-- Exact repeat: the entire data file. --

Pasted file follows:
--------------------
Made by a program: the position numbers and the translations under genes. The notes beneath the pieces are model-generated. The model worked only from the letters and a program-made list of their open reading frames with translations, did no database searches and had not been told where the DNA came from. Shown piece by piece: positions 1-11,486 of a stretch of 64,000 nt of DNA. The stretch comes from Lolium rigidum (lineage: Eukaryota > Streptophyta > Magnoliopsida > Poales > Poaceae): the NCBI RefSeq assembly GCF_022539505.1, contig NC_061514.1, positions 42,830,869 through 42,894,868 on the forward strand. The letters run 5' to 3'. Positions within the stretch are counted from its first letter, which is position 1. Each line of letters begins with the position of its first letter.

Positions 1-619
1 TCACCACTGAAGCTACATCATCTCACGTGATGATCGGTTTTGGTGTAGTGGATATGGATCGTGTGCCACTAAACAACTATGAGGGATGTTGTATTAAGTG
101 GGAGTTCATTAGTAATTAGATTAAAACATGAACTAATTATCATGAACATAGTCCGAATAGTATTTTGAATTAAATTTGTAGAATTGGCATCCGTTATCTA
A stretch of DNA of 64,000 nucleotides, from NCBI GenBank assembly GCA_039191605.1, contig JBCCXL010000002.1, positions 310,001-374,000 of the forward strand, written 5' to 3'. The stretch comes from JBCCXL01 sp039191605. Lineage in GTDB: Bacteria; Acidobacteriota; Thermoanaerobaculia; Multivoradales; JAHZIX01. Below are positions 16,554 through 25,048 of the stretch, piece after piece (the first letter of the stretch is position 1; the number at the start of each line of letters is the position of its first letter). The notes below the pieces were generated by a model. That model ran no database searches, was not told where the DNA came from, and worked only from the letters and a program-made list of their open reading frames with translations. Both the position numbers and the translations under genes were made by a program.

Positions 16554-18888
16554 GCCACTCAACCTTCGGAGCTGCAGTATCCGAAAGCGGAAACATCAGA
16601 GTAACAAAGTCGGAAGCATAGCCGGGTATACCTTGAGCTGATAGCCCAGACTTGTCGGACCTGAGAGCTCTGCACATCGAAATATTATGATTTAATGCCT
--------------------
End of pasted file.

Made by a program: the position numbers and the translations under genes. The notes beneath the pieces are model-generated. The model worked only from the letters and a program-made list of their open reading frames with translations, did no database searches and had not been told where the DNA came from. Shown piece by piece: positions 1-11,486 of a stretch of 64,000 nt of DNA. The stretch comes from Lolium rigidum (lineage: Eukaryota > Streptophyta > Magnoliopsida > Poales > Poaceae): the NCBI RefSeq assembly GCF_022539505.1, contig NC_061514.1, positions 42,830,869 through 42,894,868 on the forward strand. The letters run 5' to 3'. Positions within the stretch are counted from its first letter, which is position 1. Each line of letters begins with the position of its first letter.

Positions 1-619
1 TCACCACTGAAGCTACATCATCTCACGTGATGATCGGTTTTGGTGTAGTGGATATGGATCGTGTGCCACTAAACAACTATGAGGGATGTTGTATTAAGTG
101 GGAGTTCATTAGTAATTAGATTAAAACATGAACTAATTATCATGAACATAGTCCGAATAGTATTTTGAATTAAATTTGTAGAATTGGCATCCGTTATCTA
A stretch of DNA of 64,000 nucleotides, from NCBI GenBank assembly GCA_039191605.1, contig JBCCXL010000002.1, positions 310,001-374,000 of the forward strand, written 5' to 3'. The stretch comes from JBCCXL01 sp039191605. Lineage in GTDB: Bacteria; Acidobacteriota; Thermoanaerobaculia; Multivoradales; JAHZIX01. Below are positions 16,554 through 25,048 of the stretch, piece after piece (the first letter of the stretch is position 1; the number at the start of each line of letters is the position of its first letter). The notes below the pieces were generated by a model. That model ran no database searches, was not told where the DNA came from, and worked only from the letters and a program-made list of their open reading frames with translations. Both the position numbers and the translations under genes were made by a program.

Positions 16554-18888
16554 GCCACTCAACCTTCGGAGCTGCAGTATCCGAAAGCGGAAACATCAGA
16601 GTAACAAAGTCGGAAGCATAGCCGGGTATACCTTGAGCTGATAGCCCAGACTTGTCGGACCTGAGAGCTCTGCACATCGAAATATTATGATTTAATGCCT